In my Furminator long hair vs short hair overview, you’re going to learn all about this grooming tool. You’ll also find out which one might be a good option for your pet.
This overview includes the following sections::
- Deshedding tips
- Various features of the Furminator
- Possible risks
- And more
So, if it’s important for you to find the best deshedder for your pet, you’ll enjoy this Furminator long hair vs short hair product comparison.
Let’s dive right in!
Table of Contents
Furminator Long Hair vs Short Hair Overview
The Furminator dog deshedder may just be the most suitable choice for dogs with long coats. This model, as well as the Furminator for cats with long hair, is designed for all pet sizes. You can also opt for a short hair deshedder, which is typically ideal for short-haired dogs and cats, regardless of their size.
|Furminator Long Hair
|For Cats with Long Coats
|Furminator Short Hair
|For Short-haired Cats
In my post, I explore the shedding power of each model in more detail. I look at their design, how they work, and what special features they can offer.
All Furminators feature laser-cut steel blades that are durable and well-made. These blades get the job done fast and with the least discomfort for your pet.
Another feature I like is their ergonomic handles. They’re designed to provide a comfortable grip and reduce hand fatigue.
Another impressive feature is the Furejector button. When you push down on the button, the teeth slide in, making the hair easier to remove. Plus, it makes cleaning and maintaining the Fruminator quick and hassle-free.
The difference between each Furminator unit is the size of the blades. Your choice will boil down to the size of your cat or dog.
For dogs, there are three different blade types:
- Small blades: less than 25 pounds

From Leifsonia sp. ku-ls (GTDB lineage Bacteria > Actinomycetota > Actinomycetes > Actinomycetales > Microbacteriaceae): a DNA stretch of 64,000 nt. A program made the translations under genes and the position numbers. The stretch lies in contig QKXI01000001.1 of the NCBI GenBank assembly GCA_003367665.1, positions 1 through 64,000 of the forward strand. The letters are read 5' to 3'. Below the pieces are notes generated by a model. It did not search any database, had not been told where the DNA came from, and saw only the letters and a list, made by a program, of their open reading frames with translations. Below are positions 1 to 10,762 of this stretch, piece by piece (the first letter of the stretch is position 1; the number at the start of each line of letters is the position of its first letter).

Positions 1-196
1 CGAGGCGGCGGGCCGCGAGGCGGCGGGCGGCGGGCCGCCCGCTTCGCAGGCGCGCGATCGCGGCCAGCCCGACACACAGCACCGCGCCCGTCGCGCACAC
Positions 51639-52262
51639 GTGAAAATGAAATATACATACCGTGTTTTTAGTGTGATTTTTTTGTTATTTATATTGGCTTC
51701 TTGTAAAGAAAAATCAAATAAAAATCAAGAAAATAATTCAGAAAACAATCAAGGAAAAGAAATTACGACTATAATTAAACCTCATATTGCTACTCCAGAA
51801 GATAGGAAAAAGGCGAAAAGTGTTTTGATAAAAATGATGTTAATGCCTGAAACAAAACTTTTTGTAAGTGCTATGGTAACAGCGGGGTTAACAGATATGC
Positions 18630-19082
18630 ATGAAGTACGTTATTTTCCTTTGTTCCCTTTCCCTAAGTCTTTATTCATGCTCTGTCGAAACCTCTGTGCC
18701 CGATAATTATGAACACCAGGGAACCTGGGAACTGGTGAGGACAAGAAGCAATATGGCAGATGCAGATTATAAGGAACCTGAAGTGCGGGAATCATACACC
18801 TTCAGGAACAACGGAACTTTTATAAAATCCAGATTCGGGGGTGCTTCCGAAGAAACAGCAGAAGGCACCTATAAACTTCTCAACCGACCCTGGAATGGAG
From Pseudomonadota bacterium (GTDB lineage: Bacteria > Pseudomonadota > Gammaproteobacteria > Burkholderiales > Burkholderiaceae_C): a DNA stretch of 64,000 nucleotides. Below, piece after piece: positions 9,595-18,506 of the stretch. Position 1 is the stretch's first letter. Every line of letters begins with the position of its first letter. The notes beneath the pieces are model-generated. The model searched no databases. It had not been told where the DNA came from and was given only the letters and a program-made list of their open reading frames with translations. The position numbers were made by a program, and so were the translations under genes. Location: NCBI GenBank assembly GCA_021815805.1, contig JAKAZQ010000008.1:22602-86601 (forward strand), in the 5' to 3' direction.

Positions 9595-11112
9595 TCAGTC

- Medium blades: between 25 and 50 pounds
- Large blades: over 50 pounds
For cats: there are only two sizes to choose from:
- Small blades: smaller than 10 pounds
- Medium and large blades: over 10 pounds
Another thing you have to think about when choosing a Furminator is the length of the blade teeth. Choosing either short or long teeth depends on the length of your pet’s fur.
Furminators for long hair have long teeth. They allow the deshedder to reach deep into the coats and remove loose hair and debris.
Furminators designed for short hair, however, have shallow teeth. These short teeth are perfect for small to medium-sized dogs.
The shorter their hair, the better the shallow teeth will remove loose hair on their upper coat. It also ensures that your dog’s undercoat and skin aren’t damaged or injured.
Related: Groom Ninja vs SleekEz for Cats
Furminator Long Hair vs Short Hair Pet Types
The Furminator for long-haired pets is designed for hair that’s at least two inches long. Some dogs with long hair include Great Pyrenees, Alaskan Malamutes, and Siberian Huskies.
These dogs blow out their coats a couple of times during the year, shedding more than usual. If you have a dog with long hair, vets recommend using the Furminator about once a week to control shedding. Then, for daily use, try a bristle brush or rubber comb to prevent matting and minimize shedding.